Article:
On Election Day, Georgians rejected Amendment 2, which proposed an annual $10 car tag fee to help fund a statewide trauma care system. $10 per year - the cost of a pizza.
By Dick Yarbrough
Does the state of the economy or election-season mudslinging have you down? Cheer up, there really is good news out there.
It's easy to think pink in October. During National Breast Cancer awareness month, business and shop owners haul out the pink decor, athletes sport pink uniforms, people everywhere pin pink ribbons to their shirts.
We should have known about Juan Williams long ago. The signs of a simmering bigotry were always there. The political commentator wrote the book "Eyes on the Prize: America's Civil Rights Years, 1954-1965." He followed that up with an admiring biography of Thurgood Marshall. Then, more books on the African-American religious experience, historically black colleges and black farmers.
In my house, the contest for state school superintendent is as important as the governor's race. I have a son, son-in-law and now a grandson who are public school teachers and they – and all the other teachers – deserve a draw-a-line-in-the-sand advocate.
Folks!! Voting is a right given to you by this great country of ours. Shame on you if you have excuses not to vote.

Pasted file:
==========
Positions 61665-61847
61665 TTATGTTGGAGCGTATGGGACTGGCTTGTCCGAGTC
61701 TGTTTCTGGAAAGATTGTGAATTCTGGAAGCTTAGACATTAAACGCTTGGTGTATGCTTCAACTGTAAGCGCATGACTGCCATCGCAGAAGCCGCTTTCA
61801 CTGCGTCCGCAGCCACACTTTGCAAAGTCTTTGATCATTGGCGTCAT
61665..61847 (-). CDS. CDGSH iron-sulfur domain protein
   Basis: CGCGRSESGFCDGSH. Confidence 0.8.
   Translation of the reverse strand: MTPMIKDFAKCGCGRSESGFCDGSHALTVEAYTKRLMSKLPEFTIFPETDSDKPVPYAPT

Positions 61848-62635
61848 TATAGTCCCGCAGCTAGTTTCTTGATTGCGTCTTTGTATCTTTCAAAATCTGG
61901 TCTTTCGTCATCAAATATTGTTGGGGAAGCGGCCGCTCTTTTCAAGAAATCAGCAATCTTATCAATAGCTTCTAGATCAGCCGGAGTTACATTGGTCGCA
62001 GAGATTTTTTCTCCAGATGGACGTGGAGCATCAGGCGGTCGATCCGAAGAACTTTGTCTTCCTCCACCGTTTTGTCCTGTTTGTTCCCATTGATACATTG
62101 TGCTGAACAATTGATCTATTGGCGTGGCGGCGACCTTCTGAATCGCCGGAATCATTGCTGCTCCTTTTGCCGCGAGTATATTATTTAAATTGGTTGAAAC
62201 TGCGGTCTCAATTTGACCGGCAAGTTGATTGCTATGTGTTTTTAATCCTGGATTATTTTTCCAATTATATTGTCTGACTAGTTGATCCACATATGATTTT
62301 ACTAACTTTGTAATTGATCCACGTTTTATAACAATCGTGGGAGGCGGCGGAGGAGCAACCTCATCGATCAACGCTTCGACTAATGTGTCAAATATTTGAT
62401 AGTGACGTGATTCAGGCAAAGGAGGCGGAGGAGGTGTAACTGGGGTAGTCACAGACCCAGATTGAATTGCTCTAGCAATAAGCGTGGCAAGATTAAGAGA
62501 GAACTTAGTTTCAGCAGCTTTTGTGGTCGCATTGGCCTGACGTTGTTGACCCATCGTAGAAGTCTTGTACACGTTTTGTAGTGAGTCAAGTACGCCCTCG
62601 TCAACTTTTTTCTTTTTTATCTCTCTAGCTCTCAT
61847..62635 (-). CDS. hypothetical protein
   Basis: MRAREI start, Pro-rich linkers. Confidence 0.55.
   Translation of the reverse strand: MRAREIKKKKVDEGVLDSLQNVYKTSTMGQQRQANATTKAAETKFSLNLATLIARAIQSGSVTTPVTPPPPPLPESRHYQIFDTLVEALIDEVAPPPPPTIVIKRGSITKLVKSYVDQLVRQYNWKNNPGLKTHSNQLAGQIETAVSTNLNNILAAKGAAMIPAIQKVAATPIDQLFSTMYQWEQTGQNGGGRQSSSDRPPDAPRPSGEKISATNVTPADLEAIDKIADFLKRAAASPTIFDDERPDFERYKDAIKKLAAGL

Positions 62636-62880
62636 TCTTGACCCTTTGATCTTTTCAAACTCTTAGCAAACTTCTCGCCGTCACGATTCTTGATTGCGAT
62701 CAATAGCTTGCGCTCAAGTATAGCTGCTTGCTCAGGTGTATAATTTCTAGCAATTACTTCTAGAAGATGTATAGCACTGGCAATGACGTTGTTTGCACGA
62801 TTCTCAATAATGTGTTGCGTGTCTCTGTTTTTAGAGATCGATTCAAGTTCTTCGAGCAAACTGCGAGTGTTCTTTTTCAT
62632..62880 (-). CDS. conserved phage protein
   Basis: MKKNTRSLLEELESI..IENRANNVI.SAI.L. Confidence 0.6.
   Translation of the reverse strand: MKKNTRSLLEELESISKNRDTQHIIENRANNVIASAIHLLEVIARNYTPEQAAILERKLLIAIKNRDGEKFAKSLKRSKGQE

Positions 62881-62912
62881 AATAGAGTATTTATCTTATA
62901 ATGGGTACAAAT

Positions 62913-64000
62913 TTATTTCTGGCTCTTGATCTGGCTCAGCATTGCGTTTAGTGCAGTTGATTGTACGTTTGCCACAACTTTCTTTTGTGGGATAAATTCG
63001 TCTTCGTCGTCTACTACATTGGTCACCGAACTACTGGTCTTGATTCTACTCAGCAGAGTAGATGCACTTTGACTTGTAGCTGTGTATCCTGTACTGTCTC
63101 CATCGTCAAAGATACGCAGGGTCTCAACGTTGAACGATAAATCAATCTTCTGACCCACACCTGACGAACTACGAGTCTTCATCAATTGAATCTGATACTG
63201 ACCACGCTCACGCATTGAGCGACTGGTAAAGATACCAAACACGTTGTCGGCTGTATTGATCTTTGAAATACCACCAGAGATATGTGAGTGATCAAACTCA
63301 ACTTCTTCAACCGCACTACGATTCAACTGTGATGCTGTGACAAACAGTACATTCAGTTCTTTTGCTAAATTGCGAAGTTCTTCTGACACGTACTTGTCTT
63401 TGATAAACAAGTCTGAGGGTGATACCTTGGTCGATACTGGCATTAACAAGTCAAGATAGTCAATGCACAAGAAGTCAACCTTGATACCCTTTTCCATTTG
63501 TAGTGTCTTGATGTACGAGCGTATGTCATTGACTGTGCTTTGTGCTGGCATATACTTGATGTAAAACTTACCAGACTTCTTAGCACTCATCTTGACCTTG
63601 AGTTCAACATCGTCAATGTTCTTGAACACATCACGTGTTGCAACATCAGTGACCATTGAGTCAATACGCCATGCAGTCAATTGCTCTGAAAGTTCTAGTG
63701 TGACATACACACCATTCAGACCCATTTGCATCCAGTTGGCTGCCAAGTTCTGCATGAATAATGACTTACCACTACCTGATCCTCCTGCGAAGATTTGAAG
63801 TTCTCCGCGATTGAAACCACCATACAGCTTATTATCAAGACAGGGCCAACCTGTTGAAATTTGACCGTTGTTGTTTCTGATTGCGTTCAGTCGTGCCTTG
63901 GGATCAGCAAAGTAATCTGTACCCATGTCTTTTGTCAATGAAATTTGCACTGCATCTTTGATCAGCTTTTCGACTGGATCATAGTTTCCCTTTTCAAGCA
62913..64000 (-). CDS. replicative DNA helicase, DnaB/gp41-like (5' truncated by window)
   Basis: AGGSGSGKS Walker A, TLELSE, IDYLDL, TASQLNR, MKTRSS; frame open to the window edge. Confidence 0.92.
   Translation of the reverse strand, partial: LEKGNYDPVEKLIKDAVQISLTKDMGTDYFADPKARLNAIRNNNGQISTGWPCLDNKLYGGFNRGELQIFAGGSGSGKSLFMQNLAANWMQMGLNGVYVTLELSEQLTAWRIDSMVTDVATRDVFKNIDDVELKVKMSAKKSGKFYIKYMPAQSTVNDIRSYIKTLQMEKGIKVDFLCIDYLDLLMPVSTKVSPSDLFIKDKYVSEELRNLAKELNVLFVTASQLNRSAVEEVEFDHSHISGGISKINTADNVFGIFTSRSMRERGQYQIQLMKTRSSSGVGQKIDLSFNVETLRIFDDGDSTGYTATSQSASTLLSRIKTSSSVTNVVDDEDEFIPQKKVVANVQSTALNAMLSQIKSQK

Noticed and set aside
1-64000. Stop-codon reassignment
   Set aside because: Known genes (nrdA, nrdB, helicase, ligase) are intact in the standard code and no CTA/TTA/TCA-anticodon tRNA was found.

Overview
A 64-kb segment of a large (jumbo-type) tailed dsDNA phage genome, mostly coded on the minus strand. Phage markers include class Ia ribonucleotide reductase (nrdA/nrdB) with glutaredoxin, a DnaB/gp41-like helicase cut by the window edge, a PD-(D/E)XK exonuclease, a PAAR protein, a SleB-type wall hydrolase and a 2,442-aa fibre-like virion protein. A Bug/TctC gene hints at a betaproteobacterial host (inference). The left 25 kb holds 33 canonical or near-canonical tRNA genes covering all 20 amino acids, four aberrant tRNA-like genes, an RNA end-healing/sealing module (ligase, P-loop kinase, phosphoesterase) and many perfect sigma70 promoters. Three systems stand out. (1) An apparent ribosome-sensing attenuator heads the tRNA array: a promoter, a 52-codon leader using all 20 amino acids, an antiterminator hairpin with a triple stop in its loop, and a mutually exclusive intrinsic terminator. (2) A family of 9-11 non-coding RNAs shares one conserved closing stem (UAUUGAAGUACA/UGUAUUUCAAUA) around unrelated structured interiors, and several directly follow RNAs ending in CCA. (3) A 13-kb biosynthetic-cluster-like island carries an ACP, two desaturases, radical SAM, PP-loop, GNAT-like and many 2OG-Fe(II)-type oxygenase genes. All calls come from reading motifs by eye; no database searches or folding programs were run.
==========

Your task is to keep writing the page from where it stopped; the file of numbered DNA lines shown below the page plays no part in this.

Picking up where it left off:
I remember the day so well - like it was yesterday. The wheels of the 707 jet airliner hit the runway at Sea-Tac Airport that evening in darkness. The sound of silence inside the filled-to-capacity plane was deafening. Literally, you could have heard a pin drop. And then wild hysteria broke out. Shouts of joy filled the cabin as emotion overcame every GI on board. They had been holding back for more than a year.
In 40 years of practicing law, I have never seen such a misleading ballot question or such an unfair proposal as Constitutional Amendment No. 1.
The greatest place on earth is the coast. Now, mind you, I love the Georgia coast better than about anywhere I can think of, but we're not the only place on earth with a coast. Every coast has its qualities - good and bad. My coast has it all.
Texas already looms large in its own imagination. Its elevated self-image didn't need this: More than half of the net new jobs in the U.S. during the past 12 months were created in the Lone Star State.
"But further, we err, not only in religion but in philosophy likewise, because we do not know or believe 'the scriptures.' The sciences have been compared to a circle of which religion composes a part. To understand any one of them perfectly it is necessary to have some knowledge of them all. Bacon, Boyle and Newton included the scriptures in the inquiries to which their universal geniuses disposed them, and their philosophy was aided by their knowledge in them."